LAWRENCE — Jason Martinez shakes his head as he thinks of a friend who smokes cigarettes.
"It's disappointing to see that knowing tobacco and other drugs are harmful to them, they still do it," said Martinez, a junior at Central Catholic High School.
Saturday, Martinez, Gladyeliz Contreras and Julizabeth Cedano of the Keystone Club at the Boys & Girls Club of Lawrence and six members of the Health Promotion Club of the Health and Humanities High School on the Lawrence High School campus will attend a training program on how to bring awareness about the dangers of tobacco.
The students will join the 84 Movement, a program designed to teach Massachusetts youngsters about tobacco. The number 84 represents the percentage of teenagers in Massachusetts who choose not to smoke.
The Keystone and Health Promotion clubs are the first two groups in Greater Lawrence to join the 84 Movement, funded by the Massachusetts Department of Public Health and a project of Health Resources in Action.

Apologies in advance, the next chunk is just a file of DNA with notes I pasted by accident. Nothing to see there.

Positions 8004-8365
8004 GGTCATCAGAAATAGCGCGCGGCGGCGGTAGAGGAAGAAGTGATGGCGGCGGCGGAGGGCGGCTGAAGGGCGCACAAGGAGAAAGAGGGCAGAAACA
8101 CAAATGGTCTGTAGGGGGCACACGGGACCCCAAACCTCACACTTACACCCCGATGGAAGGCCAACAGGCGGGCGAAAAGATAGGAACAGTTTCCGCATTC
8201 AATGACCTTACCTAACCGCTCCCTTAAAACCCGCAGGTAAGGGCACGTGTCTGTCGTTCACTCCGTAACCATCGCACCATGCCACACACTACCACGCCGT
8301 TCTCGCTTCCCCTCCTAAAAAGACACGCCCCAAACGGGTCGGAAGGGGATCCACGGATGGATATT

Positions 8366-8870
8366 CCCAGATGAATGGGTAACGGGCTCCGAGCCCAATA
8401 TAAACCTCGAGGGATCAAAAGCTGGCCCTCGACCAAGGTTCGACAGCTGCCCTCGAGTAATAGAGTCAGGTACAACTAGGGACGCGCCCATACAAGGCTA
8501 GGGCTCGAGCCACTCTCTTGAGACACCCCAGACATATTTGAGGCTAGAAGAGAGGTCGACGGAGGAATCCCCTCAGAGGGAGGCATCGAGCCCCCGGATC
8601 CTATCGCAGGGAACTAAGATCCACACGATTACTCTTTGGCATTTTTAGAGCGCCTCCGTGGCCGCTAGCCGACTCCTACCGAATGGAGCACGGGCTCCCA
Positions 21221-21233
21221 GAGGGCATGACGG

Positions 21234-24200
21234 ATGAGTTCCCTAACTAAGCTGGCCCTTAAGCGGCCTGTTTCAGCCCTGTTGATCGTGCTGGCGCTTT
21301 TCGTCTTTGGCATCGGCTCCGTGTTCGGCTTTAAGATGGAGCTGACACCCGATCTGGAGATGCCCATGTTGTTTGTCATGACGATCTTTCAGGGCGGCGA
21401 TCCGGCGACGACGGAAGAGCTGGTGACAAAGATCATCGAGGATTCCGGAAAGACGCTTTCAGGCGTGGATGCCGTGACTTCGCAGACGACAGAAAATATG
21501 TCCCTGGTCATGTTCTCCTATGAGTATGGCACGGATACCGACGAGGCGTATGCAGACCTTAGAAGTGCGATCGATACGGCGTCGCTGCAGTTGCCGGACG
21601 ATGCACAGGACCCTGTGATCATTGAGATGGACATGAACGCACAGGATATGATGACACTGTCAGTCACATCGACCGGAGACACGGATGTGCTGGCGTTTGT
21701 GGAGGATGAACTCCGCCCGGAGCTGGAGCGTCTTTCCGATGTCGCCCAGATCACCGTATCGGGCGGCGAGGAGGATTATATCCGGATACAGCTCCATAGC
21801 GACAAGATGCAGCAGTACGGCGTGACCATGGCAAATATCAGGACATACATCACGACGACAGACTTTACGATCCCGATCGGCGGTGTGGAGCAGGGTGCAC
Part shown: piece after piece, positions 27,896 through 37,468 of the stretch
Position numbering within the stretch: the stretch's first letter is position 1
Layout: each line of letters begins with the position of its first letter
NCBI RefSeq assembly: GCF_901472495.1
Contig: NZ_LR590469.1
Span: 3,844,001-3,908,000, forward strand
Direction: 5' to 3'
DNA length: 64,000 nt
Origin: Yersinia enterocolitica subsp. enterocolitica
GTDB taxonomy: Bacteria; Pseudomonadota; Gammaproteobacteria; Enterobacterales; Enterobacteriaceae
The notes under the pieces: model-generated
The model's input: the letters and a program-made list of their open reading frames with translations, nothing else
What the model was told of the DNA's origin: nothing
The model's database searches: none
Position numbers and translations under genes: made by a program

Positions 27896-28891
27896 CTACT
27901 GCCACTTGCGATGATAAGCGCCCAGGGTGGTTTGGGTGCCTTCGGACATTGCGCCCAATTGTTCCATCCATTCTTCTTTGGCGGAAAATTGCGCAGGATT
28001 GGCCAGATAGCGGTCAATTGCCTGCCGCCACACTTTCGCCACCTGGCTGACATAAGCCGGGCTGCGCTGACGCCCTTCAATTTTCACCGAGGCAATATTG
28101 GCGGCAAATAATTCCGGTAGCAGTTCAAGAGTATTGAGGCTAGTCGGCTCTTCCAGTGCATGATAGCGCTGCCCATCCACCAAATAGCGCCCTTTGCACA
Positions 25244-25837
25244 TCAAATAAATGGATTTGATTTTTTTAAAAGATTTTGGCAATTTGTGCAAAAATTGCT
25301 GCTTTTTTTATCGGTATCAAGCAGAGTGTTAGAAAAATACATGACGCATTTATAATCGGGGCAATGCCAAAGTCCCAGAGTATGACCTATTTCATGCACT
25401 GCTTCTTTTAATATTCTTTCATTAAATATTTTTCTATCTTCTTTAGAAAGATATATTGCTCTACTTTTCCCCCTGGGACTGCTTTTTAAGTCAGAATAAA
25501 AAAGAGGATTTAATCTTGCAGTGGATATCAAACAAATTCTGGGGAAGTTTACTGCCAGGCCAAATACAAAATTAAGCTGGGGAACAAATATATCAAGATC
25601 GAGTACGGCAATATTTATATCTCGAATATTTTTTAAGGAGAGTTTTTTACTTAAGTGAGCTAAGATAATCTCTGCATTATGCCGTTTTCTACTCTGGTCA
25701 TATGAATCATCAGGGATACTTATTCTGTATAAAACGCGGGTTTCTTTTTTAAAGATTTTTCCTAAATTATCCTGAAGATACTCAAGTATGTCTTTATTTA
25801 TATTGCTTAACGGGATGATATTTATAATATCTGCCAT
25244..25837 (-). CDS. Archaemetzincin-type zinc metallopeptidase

Advertising of cigarettes on television and radio were banned on Jan. 2, 1971, when Congress passed the Public Health Cigarette Smoking Act, yet smoking is still popular among teenagers, local leaders said.
"They do it because they think it's cool or are pushed by their peers," Contreras said. "When they start, they don't realize that they can get addicted."
Jackie Doane, community health support specialist at the Northeast Center for Healthy Communities, said more than 90 percent of adults who smoke started as teenagers.
"If we can limit young people's exposure and access to tobacco and counter the social norm that "everybody's doing it," we hope we'll be able to help prevent another generation of young people from becoming addicted to nicotine," Doane said.
Diane Knight, director of the North Essex Tobacco Free Community Partnership, agreed.
"It's very powerful to have them lead the way. If I go and talk to them about the harmful effects of smoking it is not as effective as them learning, sharing what they know with their peers. It has a greater impact," Knight said.